Practical Access Podcast

S7 E11: CEC Developing Culturally Responsive Educators with Dr. Cathy Kea

April 01, 2022 Season 7 Episode 11
Practical Access Podcast
S7 E11: CEC Developing Culturally Responsive Educators with Dr. Cathy Kea
Show Notes Transcript

Dr. Cathy Kea is a Professor of Special Education at North Carolina A&T State University. Dr. Kea’s research interest and engagement focus on the intersection between general education, special education, and multicultural education- a trilogy to be transformed. Her current research focuses on preparing teachers to design and deliver culturally responsive instruction in urban classrooms and ways to infuse diversity throughout course syllabi and teacher preparation programs.

Tune in as Drs. Rebecca Hines and Lisa Dieker honor, celebrate, and reflect on Dr. Kea's career, the Council of Exceptional Education (CEC) 's past 100 years while also thinking ahead to the future. Don't forget we love to hear from our listeners! If you have any questions, feel free to reach out. We look forward to receiving your questions on our Google Phone (407) 900- 9305, Facebook (Practical Access), Twitter (@AccessPractical), or Instagram (@Practical_Access).

Lisa Dieker: [00:00:07] Welcome to practical access, I am Lisa Dieker  

Rebecca Hines: [00:00:09] and I'm Rebecca Hines, and as always, today we have one of Lisa's good friends. Well, I think we have a legend and a legacy in our family time in which she says that everyone is her good friend. Every time we invite someone on. But this today's guest really is really that's our dear friend and really mentor and role model in our field. Kathy Key. Thank you so much for joining us, Kathy.  

Dr. Cathy Kea: [00:00:33] It is my pleasure.  

Lisa Dieker: [00:00:35] Well, we're excited to have you. So so for those of you who don't have the privilege of knowing Kathy, she's a professor at North Carolina Agricultural and Technical State University and has just been a leader in our field for diversity and teacher preparation. So thank you again. So I want to start with the first question we've been asking. You know, it's the 100th anniversary of C.C. and I would love for you just to reflect on your beautiful, rich career and what are you most proud of that you feel like has made an impact in the field to this point?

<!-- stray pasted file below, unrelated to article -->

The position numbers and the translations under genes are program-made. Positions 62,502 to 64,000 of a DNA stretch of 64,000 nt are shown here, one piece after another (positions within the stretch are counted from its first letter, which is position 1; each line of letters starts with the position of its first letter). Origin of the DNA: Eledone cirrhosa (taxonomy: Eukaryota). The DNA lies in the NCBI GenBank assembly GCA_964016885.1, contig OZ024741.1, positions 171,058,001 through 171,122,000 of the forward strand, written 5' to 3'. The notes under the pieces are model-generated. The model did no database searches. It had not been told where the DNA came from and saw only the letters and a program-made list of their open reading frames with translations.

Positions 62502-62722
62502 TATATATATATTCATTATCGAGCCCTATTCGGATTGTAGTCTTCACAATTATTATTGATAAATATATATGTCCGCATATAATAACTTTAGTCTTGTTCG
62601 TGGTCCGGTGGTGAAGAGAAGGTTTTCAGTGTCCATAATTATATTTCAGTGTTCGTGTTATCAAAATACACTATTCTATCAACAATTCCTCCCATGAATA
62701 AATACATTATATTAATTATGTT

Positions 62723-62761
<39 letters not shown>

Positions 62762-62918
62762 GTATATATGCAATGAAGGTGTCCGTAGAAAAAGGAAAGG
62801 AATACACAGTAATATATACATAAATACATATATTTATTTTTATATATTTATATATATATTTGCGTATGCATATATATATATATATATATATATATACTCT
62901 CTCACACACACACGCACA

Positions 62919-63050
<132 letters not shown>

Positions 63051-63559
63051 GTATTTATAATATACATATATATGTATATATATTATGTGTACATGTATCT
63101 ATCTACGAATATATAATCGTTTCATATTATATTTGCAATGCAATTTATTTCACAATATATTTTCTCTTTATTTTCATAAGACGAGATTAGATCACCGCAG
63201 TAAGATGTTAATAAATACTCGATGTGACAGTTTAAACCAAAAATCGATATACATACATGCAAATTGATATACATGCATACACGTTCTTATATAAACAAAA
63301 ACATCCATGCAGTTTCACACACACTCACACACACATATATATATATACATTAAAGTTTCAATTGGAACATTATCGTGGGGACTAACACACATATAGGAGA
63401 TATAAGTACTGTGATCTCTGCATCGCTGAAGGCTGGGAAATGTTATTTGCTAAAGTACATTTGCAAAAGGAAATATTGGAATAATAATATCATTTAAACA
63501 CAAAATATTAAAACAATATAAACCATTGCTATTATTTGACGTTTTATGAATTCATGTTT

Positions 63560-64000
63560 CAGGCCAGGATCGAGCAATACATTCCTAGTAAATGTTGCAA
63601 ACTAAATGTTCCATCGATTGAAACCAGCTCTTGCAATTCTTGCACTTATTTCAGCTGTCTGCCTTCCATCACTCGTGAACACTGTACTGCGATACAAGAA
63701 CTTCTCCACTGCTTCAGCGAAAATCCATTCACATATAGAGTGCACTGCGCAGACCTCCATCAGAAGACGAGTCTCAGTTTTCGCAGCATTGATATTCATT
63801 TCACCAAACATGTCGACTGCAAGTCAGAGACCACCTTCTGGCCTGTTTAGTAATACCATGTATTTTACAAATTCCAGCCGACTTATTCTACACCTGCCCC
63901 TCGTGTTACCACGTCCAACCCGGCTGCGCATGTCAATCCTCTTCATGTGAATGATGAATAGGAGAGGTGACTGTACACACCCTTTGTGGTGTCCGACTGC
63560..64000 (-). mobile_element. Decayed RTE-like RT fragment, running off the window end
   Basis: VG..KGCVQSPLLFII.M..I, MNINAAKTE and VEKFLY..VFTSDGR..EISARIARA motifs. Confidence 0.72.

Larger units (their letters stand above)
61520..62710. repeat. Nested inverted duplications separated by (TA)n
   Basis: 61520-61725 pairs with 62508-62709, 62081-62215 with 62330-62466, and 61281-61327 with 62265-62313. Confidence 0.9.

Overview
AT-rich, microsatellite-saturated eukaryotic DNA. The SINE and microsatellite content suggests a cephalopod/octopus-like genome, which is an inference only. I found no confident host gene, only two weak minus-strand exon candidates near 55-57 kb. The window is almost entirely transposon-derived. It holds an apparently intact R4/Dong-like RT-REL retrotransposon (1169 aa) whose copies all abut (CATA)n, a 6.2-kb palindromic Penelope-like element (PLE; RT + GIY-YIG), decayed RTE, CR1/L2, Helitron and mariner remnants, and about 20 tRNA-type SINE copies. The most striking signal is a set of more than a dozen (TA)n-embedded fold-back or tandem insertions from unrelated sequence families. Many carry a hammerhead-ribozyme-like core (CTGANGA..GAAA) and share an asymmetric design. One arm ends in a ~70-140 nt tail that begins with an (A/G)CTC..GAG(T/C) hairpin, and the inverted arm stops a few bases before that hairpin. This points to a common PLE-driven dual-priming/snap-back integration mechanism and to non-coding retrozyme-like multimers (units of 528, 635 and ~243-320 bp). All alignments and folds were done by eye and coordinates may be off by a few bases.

Dr. Cathy Kea: [00:01:05] Oh, that is a loaded question

Lisa Dieker: [00:01:08] and not an easy one. We know.  

Dr. Cathy Kea: [00:01:10] However, what I would say, as you already know, the past 30 years, I have spent my career developing culturally responsive educators. And most recently, and when I say recently, the past five years, I have focused on retaining. Special education, teachers of color in the field during their induction years when I think about the impact, it has been an incredible journey. Because. Not much was known 30 years ago about being a cultural responsive educator, let alone what were the skill sets and tenants that were needed to produce this culture responsive person. And I can tell you doctors, diggers, Digger and Hines, that it's been a learning curve. You know, we sort of felt our way through the process on what we would have wanted someone to do with us when we were a student in a classroom. When I think about our BIPOC, all these new terms today has helped me to grow in a different way, too. But our BIPOC population that we serve, how do we produce culturally responsive, sustaining educators to meet their needs to meet the needs, not only of the students or learners, their families and the communities which they dwell? So my I would say my legacy to fame would be that. I have produced some incredible, culturally responsive educators, and I'm hoping that they're going to continue this journey and be change makers. And I believe they will because the both of you have been impactful in their lives as well. Those that have gone on into their doctoral programs.  

Lisa Dieker: [00:03:19] Well, and I know that they respect and adore everything you've taught them. So we thank you for building some amazing educators in our field. So thank you for that.  [00:03:26][7.4]

Rebecca Hines: [00:03:27] Definitely. And and speaking of educators in our field. You mentioned teacher induction and these new teachers coming out and how do we keep all teachers, you know, in the classroom, how do we how do we make this more meaningful for them? When you think about culturally responsive teachers, what types of tips would you give to every young teacher, new teacher or just teacher who's struggling with this concept? What are some ways to start thinking about what they can be doing differently?  [00:04:02][35.0]